Oklahoma Football Owns Most Top-5 Finishes in History of Associated Press Poll

It took an undefeated run through the Big 12 this season, capped off with an impressive Sugar Bowl win over an SEC opponent in 14th-ranked Auburn, but Oklahoma football managed to claw its way back to a No. 5 finish in the final Associated Press poll for the 2016 college season.

Mar 6, 2016; Oklahoma City, OK, USA; Oklahoma Sooners guard Gioya Carter (25) and Oklahoma Sooners forward Kaylon Williams (42) reach for a rebound in front of Baylor Bears guard Niya Johnson (2) and Baylor Bears guard Alexis Prince (12) in fourth quarter during the women

Mar 6, 2016; Oklahoma City, OK, USA; Oklahoma Sooners guard Gioya Carter (25) and Oklahoma Sooners forward Kaylon Williams (42) reach for a rebound in front of Baylor Bears guard Niya Johnson (2) and Baylor Bears guard Alexis Prince (12) in fourth quarter during the women

Every fan in the Sooner Nation knows how remarkable that is, considering that Oklahoma lost two of its first three games this past season before proceeding to go undefeated over its final 10 games.

Over those final 10 games, the Sooners ran the table in the Big 12 and slowly moved their way back up the national rankings ladder after falling completely out of the top 25 just three weeks into the season. Oklahoma began the season at No. 3 in the AP poll, so the journey back was a long but highly satisfying one considering the landmarks in between.

The Sooners have finished No. 5 in the AP Top 25 in back-to-back seasons and in the top six in three of the past four years.

This gives Oklahoma 30 top-five finishes in football in the 81-year history of the AP poll. That is five more than the next closest team, Ohio State. Notre Dame is third on that illustrious list, tied with Alabama, both with 23 top-five finishes, and Texas is fifth with 20.

Oklahoma finished even higher in the rankings in the Coaches Poll, ending up at No. 3. That is the Sooners’ highest ranking in that poll since the 2004 season, when OU played USC in the BCS national championship game.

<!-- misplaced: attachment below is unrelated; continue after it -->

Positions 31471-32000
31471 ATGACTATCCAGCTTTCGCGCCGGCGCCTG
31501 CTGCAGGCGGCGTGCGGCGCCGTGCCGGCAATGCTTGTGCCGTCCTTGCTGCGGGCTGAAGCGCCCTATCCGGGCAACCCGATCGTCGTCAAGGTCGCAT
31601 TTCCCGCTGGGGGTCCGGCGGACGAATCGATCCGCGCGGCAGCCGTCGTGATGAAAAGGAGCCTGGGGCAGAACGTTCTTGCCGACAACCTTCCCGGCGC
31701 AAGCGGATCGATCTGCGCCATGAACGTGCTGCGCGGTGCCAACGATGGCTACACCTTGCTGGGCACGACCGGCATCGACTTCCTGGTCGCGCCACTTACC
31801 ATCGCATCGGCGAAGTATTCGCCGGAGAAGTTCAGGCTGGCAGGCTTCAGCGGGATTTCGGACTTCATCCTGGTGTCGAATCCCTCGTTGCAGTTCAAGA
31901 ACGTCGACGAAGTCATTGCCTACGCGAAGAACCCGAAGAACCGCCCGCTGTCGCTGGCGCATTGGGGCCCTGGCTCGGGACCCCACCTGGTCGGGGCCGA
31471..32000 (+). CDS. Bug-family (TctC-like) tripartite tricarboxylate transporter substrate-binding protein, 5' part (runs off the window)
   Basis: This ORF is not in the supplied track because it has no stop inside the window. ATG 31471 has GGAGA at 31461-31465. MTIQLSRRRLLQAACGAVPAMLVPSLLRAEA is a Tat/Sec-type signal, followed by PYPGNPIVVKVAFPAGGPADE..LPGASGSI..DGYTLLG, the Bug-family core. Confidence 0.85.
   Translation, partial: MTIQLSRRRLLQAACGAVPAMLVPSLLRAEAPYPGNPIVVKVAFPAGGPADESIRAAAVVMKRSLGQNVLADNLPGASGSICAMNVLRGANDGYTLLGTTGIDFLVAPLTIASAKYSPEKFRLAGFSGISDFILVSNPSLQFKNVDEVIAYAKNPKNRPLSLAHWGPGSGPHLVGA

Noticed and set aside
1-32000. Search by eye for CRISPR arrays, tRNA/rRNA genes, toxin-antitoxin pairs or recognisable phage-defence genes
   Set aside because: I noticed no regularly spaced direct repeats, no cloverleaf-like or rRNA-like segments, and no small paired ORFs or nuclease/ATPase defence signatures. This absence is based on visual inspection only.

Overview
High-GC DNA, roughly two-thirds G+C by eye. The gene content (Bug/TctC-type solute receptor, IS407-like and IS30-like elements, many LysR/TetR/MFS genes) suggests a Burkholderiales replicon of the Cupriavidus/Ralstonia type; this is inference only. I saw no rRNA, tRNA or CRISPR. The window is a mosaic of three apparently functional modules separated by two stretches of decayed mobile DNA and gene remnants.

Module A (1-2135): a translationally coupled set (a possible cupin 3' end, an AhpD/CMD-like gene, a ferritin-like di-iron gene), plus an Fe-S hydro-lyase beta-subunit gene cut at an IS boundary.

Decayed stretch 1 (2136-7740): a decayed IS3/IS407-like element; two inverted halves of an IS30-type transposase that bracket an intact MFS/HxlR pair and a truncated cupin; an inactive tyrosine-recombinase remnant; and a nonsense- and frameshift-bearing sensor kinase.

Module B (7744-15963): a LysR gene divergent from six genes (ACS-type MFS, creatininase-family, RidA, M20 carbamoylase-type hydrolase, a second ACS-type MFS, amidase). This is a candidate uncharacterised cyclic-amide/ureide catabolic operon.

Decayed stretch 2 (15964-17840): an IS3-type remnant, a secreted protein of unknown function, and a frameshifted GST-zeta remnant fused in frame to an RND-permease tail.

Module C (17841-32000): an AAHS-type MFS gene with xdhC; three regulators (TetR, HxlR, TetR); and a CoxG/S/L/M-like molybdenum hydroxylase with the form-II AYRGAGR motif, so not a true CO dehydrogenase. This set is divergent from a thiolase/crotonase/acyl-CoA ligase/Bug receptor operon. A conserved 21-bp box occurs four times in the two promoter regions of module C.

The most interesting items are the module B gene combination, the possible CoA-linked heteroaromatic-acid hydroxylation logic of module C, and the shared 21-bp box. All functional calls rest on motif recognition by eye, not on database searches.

Nov 12, 2016; Norman, OK, USA; Oklahoma Sooners quarterback Baker Mayfield (6) passes the ball against the Baylor Bears during the first quarter at Gaylord Family - Oklahoma Memorial Stadium. Mandatory Credit: Mark D. Smith-USA TODAY Sports

Nov 12, 2016; Norman, OK, USA; Oklahoma Sooners quarterback Baker Mayfield (6) passes the ball against the Baylor Bears during the first quarter at Gaylord Family – Oklahoma Memorial Stadium. Mandatory Credit: Mark D. Smith-USA TODAY Sports

No college team had a more prolific offense this season than Oklahoma. Offensive coordinator Lincoln Riley was blessed with offensive talent that included a two-time Heisman finalist at quarterback in Baker Mayfield, the best one-two running back combination in the country in Samaje Perine and Joe Mixon and the nation’s top wide receiver in Dede Westbrook. Pretty hard not to put up big yardage totals and plenty of points with that much talent on hand.

The Sooners were No. 2 in the country this past season in total offense (554.8 yards per game) and No. 3 in scoring offense ( No. 1 among Power Five teams), averaging 43.9 points per game. Mayfield set an FBS record for passing efficiency (193.8) and led the country, completing 71 percent of his passes.

OU’s defense in 2016 was highly suspect a good part of the season. As maligned as the defense was this season, it did show marked improvement in the Sooners final few games of the regular season and in the Sugar Bowl triumph over Auburn.

To the credit of Mike Stoops’ defensive unit, it did face seven teams (out of 13 total) that ranked in the top 31 nationally in total offense. Against the big passing offenses of the Big 12, the Sooners were strong defensively, allowing teams to complete just over 50 percent of their pass attempts.

All things considered, a very successful 2016 football season for the Oklahoma Sooners, and one that could have been even better had the ball bounced a little differently early on.

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